Title picture: Cloudscapes, Stornoway, 1 February 2017

Wednesday, 18 February 2009

Remembering Today - 18 February

Today on this day during the First World War, this man from the Isle of Lewis lost his life in the service of King and Country. RIP.

Private RODERICK MACLEOD
Last address in Lewis: 4 Battery Park, Stornoway
Son of Alexander McLeod, of 4, Battery Park, Stornoway, and the late Mrs. McLeod.
Regiment or division: 7th Seaforth Highlanders, Labour Corps
Service number: S/16375, transf. to (588562)
Date of death: 18 February 1919 at the age of 34
Died of wounds
Interred: Sandwick Cemetery
Memorial reference: L. R.1910. 683.
Local memorial: Lewis War Memorial

Fight Pink

This website, aimed at those fighting breastcancer, or having survived it (or are related to or friends of) features our own Kelly, sister of Kim [demandnlilchit], who passed on in December 2007. Call round and admire.

Sheep notes

Three years ago, someone reported a lamb head-butting a golden eagle near Balallan in Lewis. On another occasion, a golden eagle was seen running on the ground after rabbits. Personally, I once was in a car which was forced to stop on the B8011 road in Lewis because two (female) sheep decided to have it out there and then in the middle of the bridge across the Grimersta River, 3 miles west of Garynahine. Only after they had stopped head-butting each other was the vehicle able to proceed.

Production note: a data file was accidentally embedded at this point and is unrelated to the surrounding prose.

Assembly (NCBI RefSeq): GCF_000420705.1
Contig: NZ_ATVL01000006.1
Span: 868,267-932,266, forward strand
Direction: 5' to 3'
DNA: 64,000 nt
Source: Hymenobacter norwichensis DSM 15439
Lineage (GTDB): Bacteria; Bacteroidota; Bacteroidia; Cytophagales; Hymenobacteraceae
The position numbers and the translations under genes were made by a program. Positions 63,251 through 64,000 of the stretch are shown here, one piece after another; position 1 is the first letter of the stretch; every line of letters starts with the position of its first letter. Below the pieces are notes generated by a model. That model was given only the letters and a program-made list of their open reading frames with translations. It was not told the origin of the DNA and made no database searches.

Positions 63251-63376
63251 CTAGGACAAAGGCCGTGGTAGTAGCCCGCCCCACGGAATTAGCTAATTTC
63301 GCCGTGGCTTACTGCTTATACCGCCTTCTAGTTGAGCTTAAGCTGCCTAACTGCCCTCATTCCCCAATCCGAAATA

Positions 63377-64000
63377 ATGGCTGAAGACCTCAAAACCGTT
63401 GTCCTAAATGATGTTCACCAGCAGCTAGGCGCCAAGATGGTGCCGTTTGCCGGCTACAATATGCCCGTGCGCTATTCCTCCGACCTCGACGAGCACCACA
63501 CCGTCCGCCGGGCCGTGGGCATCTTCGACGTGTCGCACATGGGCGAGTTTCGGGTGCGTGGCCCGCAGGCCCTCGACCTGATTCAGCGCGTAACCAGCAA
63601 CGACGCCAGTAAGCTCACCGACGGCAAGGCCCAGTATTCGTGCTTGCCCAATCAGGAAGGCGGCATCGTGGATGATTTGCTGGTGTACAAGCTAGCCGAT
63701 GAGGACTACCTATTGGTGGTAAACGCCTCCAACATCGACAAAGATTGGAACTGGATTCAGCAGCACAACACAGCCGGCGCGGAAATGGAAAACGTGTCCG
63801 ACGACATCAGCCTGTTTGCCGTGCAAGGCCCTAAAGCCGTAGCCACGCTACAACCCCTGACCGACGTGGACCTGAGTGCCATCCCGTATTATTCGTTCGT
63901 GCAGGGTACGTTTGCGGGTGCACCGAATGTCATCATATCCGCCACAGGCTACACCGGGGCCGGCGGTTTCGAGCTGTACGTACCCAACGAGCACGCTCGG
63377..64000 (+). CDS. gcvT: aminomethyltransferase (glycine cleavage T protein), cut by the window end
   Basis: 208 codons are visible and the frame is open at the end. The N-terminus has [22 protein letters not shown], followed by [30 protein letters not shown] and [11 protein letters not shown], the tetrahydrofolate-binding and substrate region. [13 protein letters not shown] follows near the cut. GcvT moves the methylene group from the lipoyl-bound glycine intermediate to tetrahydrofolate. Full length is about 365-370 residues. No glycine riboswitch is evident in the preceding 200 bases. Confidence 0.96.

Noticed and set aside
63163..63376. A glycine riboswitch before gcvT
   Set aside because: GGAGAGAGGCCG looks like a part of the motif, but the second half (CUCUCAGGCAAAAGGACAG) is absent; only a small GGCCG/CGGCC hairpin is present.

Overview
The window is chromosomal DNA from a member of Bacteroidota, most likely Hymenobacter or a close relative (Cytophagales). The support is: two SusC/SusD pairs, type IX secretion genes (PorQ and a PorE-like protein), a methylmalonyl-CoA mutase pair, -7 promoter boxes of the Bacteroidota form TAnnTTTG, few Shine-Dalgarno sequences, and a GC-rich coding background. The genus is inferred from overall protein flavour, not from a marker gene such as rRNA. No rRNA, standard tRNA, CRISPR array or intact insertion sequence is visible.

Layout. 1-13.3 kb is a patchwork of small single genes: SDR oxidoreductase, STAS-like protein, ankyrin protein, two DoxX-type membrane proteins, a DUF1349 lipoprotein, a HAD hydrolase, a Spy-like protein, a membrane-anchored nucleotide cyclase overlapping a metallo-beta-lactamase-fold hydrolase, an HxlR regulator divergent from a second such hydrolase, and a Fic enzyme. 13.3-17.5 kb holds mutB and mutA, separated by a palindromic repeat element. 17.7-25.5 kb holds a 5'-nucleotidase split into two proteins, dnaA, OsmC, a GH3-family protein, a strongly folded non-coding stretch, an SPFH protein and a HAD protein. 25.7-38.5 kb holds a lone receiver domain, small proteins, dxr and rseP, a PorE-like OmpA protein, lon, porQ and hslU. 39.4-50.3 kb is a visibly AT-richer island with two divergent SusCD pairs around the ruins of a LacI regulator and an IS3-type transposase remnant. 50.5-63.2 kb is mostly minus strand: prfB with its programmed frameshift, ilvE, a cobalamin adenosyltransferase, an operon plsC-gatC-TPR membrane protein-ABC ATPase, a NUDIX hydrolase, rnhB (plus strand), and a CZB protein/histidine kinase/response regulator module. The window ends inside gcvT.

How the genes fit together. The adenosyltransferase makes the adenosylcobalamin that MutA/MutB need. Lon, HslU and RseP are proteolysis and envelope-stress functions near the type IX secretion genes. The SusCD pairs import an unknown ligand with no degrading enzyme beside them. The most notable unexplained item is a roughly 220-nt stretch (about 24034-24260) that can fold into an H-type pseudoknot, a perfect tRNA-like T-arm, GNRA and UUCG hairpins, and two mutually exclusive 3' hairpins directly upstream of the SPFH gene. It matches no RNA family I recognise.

Grimersta River at the bridge

Sheep, unfortunately, are frequent victims of road traffic. It is up to the owner to remove the remains from the roadside. Whether it is such a good idea to dump the carcass in the ditch is questionable; I once had the doubtful pleasure of watching a sheep's remains slowly disintegrating in the ditch beside the cattlegrid at Marybank. You can't help but notice it when you walk past. If only on account of the smell.

Carcass at the Marybank cattlegrid, July 2005

Sheep are held to be stupid animals, but that is not really fair. If possible, a ewe will go back to the spot where it was born itself to give birth. At this time of year, when lambing time is nearly here, any sheep that ends up on its back may not be able to regain its feet - and could die. I have righted several sheep in remote parts of Lewis which I found on their backs. They were happy to run off at once. Others that I found in distress were beyond help - their eyes had been pecked out. The one I pulled out of a bog near Loch Eastaper, north of Laxay, was very grateful - and immediately started tearing at the grass.

Sheep and lamb at Bragar, May 2005